Scott Kunselman, an engineer for 27 years at Chrysler, is comfortable buying automotive parts.
But toilet paper, energy, advertising and robots?
"That's a little bit new to me," Kunselman told the Free Press in his first in-depth interview since taking the job in April.
Kunselman, 49, was raised by a shop teacher dad in Kittanning, Pa., about 40 miles northeast of Pittsburgh.
"I spent a lot of time with my father... in the garage with vehicles," Kunselman said. "He taught me how to weld when I was 11 years old."
Kunselman received an engineering degree because he wanted to develop cars. After Chrysler's 2009 restructuring, he became senior vice president of engineering.
Now, Kunselman is in charge of Chrysler's $41-billion annual purchasing budget that includes everything from navigation screens to suspension parts to the landscape service mowing grass around factories.
"For me, the excitement now is about how I motivate this large group of people to a higher level of success -- whether it is our employees or our suppliers," he said.
Kunselman regrets the circumstances that led to his current job. His predecessor was longtime colleague and friend Dan Knott, who died of cancer in April.
"I view the loss of Dan as a very personal thing," Kunselman said. "We were both engineers. We loved the business, loved cars ... He was the perfect friend to have and a perfect business partner."
"Credibility ... is back"
In the 2000s, Chrysler was known for demanding annual price reductions and overestimating production volumes.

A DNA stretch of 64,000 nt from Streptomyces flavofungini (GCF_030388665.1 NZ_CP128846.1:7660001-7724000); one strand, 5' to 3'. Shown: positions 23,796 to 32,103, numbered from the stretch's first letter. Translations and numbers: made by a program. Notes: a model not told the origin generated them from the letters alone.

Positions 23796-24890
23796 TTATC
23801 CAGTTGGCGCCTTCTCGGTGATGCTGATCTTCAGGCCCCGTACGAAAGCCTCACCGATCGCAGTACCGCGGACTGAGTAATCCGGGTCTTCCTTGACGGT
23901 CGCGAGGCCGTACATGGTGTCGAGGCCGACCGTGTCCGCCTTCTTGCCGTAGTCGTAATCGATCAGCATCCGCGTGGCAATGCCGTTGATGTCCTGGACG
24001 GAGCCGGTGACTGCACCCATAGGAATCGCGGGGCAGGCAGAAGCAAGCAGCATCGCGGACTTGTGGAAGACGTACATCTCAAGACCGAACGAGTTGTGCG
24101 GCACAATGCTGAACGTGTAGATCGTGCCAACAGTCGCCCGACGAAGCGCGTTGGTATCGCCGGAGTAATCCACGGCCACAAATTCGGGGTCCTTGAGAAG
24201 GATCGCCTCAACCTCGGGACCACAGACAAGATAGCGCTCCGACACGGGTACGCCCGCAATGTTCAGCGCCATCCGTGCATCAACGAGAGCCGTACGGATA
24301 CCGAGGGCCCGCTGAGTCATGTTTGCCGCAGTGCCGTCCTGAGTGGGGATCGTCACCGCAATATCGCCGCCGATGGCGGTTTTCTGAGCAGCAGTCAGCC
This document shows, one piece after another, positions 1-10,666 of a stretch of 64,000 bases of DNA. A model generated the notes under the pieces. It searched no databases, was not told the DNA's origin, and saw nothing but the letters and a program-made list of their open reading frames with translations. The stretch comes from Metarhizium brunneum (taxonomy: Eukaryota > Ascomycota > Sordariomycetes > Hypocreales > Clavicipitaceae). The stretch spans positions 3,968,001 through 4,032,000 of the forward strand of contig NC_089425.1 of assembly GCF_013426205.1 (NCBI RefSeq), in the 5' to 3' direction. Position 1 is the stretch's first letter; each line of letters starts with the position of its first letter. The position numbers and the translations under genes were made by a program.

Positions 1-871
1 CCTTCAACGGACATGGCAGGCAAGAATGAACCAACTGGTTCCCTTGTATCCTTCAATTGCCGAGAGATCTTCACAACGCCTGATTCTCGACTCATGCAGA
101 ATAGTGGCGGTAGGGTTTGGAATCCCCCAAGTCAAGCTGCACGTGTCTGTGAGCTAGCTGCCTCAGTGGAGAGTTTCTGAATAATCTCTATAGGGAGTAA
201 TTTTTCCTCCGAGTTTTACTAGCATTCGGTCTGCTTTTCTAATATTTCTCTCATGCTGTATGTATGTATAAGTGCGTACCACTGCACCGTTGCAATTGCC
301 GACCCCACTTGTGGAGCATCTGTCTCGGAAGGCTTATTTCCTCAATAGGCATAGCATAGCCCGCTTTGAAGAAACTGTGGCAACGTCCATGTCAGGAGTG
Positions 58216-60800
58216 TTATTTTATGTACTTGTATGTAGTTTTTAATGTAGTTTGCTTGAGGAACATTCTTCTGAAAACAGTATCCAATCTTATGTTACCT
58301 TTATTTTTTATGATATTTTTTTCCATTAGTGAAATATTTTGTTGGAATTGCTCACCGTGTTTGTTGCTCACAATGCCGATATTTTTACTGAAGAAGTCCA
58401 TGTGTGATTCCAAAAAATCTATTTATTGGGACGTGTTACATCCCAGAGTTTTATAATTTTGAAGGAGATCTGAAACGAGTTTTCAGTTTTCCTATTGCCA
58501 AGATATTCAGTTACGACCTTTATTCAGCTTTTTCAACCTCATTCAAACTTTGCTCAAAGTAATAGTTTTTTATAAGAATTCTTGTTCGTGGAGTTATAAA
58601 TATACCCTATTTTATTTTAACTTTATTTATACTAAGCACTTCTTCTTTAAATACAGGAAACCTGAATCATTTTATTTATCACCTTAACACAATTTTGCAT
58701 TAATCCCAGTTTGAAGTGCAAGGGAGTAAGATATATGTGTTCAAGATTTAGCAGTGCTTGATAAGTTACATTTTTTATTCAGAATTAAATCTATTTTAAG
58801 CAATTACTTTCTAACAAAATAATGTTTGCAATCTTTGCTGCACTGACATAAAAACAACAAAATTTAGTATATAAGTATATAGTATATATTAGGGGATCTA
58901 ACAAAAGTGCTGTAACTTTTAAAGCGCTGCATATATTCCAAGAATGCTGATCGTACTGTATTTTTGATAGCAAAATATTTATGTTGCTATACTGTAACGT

Knott helped the automaker regain trust from most of its suppliers following its 2009 restructuring.
Chrysler achieved its best ever score in this year's supplier survey by Planning Perspectives released in May, but it trailed Toyota and Honda.
"I think the credibility with Chrysler is back," said Jeff Klei, president of Continental North America. "There was a time where you weren't sure if they would hit the volumes that they set, and that is no longer the case."
One of Kunselman's immediate challenges is to help suppliers as Chrysler ramps up production.
Chrysler's year-to-date U.S. sales have increased 32% -- more than twice the industry's pace. As it produces more vehicles, some smaller suppliers may not have enough capacity to keep up. "As we ramp back up, we are quickly finding these pinch points and addressing them," Kunselman said.
Chrysler has a process to keep track of the suppliers that need help. On occasion, Chrysler helps suppliers secure loans, if banks resist making loans.
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